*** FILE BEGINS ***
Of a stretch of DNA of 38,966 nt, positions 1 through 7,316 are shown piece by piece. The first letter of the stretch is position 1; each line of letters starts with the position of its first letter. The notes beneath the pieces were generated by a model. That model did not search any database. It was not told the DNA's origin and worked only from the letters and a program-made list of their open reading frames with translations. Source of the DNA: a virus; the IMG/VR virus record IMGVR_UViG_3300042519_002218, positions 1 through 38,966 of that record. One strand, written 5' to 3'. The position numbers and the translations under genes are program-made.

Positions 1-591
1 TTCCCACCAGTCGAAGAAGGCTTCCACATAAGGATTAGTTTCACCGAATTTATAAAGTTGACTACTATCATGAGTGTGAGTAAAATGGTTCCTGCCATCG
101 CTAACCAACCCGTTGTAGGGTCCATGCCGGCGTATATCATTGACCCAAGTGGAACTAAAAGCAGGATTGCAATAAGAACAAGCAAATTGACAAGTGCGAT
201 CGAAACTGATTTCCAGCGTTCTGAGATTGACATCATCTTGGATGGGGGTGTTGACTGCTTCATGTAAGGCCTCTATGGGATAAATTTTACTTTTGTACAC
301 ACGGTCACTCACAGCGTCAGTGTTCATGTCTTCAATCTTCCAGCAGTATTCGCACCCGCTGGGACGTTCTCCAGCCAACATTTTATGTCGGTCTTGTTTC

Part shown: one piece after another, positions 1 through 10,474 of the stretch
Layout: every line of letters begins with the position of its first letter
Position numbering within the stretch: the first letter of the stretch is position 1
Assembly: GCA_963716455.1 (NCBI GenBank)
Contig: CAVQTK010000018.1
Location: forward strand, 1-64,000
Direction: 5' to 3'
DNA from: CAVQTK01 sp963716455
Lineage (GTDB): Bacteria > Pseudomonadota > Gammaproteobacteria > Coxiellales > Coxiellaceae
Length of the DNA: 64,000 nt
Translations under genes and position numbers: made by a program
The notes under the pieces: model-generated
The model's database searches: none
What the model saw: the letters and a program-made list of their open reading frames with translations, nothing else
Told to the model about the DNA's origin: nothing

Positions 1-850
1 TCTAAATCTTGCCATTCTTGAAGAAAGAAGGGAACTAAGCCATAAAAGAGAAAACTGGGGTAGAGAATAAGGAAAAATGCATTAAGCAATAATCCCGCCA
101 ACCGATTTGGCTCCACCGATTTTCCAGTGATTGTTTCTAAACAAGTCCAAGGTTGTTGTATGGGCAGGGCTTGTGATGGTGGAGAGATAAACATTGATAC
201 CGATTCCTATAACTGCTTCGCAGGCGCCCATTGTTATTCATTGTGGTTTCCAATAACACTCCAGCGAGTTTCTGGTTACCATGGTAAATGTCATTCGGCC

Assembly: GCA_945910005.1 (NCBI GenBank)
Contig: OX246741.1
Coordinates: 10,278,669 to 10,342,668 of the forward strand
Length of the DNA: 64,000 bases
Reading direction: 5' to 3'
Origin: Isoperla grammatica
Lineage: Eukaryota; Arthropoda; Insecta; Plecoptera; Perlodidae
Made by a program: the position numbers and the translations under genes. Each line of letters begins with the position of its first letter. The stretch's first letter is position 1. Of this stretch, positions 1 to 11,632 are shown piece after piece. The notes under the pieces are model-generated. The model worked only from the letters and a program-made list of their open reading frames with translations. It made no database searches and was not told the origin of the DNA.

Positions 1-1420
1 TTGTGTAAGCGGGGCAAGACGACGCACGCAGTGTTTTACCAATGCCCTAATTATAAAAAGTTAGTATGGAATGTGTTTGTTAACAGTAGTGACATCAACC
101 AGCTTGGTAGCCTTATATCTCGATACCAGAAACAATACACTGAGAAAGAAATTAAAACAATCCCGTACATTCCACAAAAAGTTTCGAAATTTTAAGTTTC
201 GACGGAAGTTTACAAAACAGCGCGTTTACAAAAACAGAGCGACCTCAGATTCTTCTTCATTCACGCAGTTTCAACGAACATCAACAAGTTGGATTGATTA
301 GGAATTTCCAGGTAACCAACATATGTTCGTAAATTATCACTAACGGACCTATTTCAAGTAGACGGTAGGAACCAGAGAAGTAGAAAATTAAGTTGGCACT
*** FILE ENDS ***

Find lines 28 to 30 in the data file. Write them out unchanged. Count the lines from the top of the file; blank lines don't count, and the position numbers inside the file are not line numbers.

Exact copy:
Coordinates: 10,278,669 to 10,342,668 of the forward strand
Length of the DNA: 64,000 bases
Reading direction: 5' to 3'